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How to Undervolt a Fan Inside a Small Device?



 
 
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  #1  
Old March 16th 05, 05:18 AM
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Default How to Undervolt a Fan Inside a Small Device?

I would like to know the way to reduce the speed of a fan inside a
small device in order to cut down the noise from the fan. If I
understand this correctly, I am supposed to do this by undervolting the
fan from 12-volt it is now to something like 6-volt using some kind of
"inline resistor" or someting. I can soldering wires together. But I
really don't know much about resistor and such. I am hoping someone can
give me the "exact" information about the way to do this.

The small device is a LinkSys gigabit switch that has a very noisy 40mm
fan in it. I have replaced it with a slightly quieter Papst 60mm fan.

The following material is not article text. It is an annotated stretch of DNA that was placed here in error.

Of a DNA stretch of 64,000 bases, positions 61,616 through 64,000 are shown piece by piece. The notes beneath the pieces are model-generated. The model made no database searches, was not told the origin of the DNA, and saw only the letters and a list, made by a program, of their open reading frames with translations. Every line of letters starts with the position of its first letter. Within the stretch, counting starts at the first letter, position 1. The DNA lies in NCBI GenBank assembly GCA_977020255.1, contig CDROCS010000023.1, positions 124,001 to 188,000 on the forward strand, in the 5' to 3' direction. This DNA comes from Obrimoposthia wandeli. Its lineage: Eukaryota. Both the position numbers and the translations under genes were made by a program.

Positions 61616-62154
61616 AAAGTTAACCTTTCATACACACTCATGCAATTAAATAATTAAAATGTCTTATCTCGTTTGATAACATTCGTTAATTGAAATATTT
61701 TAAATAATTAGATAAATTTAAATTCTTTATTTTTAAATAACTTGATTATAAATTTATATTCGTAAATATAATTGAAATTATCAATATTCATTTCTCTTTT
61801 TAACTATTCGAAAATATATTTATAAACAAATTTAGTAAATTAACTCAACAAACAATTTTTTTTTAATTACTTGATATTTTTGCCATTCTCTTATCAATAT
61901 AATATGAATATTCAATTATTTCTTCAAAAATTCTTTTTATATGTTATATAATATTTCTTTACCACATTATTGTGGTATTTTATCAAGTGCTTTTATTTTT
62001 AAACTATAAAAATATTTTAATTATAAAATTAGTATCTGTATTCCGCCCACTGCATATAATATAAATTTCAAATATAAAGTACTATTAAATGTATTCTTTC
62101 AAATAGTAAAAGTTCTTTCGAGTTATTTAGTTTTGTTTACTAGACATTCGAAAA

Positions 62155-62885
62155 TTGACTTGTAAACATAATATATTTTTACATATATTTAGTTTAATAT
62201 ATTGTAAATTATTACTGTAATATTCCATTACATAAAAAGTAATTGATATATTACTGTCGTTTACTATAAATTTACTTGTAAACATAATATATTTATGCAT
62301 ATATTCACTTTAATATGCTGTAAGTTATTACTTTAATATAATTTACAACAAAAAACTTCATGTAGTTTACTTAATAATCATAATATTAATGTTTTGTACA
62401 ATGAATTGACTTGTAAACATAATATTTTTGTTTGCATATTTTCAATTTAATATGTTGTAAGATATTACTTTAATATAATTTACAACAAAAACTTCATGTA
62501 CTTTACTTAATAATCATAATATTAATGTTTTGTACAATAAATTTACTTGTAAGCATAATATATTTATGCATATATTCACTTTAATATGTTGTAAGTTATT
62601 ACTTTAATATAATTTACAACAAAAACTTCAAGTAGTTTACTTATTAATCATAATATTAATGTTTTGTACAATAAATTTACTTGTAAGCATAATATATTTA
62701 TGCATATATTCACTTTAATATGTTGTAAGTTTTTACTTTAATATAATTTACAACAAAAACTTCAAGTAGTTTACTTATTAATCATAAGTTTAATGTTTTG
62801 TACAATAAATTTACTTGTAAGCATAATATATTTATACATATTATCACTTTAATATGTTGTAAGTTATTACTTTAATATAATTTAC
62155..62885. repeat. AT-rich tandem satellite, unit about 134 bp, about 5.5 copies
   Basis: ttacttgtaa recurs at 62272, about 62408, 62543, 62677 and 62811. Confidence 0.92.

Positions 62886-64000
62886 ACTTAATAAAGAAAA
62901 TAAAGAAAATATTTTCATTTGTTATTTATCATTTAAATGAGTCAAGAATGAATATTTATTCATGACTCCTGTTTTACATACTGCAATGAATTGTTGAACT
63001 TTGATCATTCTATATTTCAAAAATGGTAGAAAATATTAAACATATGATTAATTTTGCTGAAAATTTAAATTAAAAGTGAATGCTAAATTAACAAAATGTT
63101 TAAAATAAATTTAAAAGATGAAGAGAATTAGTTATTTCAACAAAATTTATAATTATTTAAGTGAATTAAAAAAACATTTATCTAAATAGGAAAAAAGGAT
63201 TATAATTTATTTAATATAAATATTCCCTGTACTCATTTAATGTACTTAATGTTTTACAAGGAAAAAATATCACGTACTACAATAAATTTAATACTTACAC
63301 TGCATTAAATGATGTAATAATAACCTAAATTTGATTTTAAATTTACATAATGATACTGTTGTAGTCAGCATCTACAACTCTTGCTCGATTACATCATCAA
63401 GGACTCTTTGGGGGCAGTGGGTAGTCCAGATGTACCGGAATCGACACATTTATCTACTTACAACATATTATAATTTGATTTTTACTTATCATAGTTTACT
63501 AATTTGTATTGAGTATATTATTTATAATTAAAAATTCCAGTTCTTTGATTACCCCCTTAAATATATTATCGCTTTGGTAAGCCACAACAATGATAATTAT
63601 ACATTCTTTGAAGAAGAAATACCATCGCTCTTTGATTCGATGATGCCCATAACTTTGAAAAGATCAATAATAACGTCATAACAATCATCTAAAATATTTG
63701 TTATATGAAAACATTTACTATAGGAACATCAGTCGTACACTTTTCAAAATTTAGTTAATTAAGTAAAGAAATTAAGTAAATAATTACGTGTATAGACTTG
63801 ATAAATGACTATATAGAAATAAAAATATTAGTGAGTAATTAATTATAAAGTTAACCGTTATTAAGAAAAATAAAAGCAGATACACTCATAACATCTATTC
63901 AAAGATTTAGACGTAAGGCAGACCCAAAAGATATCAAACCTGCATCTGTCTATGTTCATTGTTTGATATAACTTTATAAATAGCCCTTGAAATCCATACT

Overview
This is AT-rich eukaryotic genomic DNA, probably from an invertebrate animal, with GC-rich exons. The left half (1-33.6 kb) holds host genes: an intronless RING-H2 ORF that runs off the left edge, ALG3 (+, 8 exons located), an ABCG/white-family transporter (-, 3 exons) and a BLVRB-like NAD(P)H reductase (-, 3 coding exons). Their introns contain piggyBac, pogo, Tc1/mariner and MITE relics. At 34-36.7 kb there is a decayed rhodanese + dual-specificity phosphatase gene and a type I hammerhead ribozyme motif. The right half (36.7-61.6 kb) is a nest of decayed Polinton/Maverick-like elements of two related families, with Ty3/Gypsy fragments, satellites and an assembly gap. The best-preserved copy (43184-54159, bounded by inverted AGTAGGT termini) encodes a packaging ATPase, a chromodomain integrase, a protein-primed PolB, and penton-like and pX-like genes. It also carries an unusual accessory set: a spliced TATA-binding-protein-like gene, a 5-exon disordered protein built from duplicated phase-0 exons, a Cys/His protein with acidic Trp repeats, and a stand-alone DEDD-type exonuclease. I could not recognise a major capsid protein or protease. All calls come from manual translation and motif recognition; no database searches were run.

My intention is to oversize the fan and then reduce the fan speed; then
I will be able to maintain the same air flow as the 40mm fan but with
less noise. Now, I have the oversized fan mounted inside the gigabit
switch. And I can feel that its air flow is definitely stronger than
the 40mm fan. This means I can go ahead to reduce its speed without
worrying about the possibility of not getting enough air flow. I need
to figure out how to reduce its speed.

My questions a

- I am under the impression that I should use something